I’d like to thank you sincerely for taking the time to read this and I hope to feel your interest again next time.

AV

KINGS OF LEON

WHEN YOU SEE YOURSELF

2021, RCA Records

https://kingsofleon.com

ALEX REVIEWS MUSIC (ARM): FOO FIGHTERS – MEDICINE AT MIDNIGHT | 2021-02-06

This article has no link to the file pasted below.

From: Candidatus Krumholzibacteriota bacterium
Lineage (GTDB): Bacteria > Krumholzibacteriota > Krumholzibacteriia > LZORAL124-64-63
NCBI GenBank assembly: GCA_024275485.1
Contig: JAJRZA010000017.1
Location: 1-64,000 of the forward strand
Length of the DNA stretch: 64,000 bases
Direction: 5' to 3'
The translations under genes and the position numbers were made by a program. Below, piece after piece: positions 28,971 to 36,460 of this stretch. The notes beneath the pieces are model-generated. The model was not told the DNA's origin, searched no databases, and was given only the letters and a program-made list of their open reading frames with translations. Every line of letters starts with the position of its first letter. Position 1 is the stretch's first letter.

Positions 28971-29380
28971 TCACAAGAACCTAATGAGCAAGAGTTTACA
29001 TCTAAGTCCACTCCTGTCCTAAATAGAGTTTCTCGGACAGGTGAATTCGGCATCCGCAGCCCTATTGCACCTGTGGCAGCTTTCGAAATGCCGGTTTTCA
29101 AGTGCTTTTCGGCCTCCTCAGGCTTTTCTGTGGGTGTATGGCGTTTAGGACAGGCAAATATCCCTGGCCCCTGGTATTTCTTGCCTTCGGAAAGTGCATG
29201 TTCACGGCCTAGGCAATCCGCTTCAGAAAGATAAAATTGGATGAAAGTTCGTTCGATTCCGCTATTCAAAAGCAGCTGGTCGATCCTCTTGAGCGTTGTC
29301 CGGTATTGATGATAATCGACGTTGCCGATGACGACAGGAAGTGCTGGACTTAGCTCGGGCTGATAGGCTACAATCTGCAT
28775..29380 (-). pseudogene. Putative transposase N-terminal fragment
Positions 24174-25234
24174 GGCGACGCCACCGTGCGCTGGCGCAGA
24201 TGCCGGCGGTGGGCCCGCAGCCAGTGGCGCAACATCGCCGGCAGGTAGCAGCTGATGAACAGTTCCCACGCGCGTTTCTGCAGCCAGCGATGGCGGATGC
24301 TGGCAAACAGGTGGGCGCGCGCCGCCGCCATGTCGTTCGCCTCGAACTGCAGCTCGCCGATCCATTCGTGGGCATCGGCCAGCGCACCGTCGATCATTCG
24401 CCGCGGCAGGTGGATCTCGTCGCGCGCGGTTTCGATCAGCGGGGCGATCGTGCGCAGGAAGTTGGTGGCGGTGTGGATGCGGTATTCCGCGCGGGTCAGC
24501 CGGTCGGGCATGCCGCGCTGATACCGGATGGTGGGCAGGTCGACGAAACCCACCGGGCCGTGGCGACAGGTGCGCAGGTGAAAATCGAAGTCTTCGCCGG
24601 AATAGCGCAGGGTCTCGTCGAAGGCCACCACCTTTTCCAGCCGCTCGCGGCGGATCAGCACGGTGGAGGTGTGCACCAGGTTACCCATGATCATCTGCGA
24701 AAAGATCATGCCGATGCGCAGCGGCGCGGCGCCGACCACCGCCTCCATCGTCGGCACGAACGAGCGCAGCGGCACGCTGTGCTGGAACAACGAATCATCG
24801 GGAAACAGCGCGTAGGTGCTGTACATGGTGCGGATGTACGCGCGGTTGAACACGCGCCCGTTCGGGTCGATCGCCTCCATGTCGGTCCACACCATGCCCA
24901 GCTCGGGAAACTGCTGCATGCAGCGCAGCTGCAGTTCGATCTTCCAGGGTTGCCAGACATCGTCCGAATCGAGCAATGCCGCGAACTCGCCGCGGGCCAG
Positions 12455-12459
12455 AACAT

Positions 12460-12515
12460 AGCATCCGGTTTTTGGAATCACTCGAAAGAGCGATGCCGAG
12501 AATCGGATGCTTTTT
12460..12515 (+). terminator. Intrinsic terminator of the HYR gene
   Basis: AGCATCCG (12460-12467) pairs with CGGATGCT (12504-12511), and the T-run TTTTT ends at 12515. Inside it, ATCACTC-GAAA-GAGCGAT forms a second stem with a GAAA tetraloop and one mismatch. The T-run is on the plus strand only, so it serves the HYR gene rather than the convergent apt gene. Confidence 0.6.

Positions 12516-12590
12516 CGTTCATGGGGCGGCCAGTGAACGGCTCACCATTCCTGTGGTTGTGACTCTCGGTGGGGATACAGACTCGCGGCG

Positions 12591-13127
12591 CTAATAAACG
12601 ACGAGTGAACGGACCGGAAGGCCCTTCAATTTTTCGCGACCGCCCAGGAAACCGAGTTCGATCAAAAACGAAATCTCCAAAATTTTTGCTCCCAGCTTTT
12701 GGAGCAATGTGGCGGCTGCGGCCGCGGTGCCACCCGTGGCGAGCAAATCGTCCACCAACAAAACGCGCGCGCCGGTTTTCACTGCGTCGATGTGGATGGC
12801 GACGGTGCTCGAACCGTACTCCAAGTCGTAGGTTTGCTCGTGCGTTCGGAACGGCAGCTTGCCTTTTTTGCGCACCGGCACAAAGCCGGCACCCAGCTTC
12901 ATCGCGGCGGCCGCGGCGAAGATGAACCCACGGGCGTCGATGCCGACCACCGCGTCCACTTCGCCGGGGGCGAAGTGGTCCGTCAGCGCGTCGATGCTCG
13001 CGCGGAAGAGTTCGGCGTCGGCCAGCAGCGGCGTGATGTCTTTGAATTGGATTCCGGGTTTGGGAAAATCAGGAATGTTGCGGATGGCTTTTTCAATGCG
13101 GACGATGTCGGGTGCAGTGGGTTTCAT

It’s Foos season all over again—after skipping a whole year and seeing their original roll out plans affected by the public health crisis bought upon by COVID-19 alongside the rest of the entertainment industries, the beloved, accomplished, and marquee alternative rock group saw fit to pick February’s first eligible new music Friday to unveil their tenth studio LP Medicine at Midnight. Following up on 2017’s slept-on and widely ignored Concrete & Gold, the post-grunge sextet currently composed of frontman and principal songwriter Dave Grohl, drummer and background vocalist Taylor Hawkins, bassist Nate Mendel, lead and rhythm guitarists Chris Shiflett and Pat Smear, as well as keys wizard Rami Jaffee reportedly chose to go into a fully groovy, dancey, and rhythmic power pop direction on their latest offering. Premiered in early November last year by something fairly faithful to said instruction coming in (the colour and) the shape of “Shame, Shame“, the record is out on RCA Records and sees the renewed inclusion of mainstream hit pop producer Greg Kurstin on production duties, after his work on Concrete & Gold four years ago.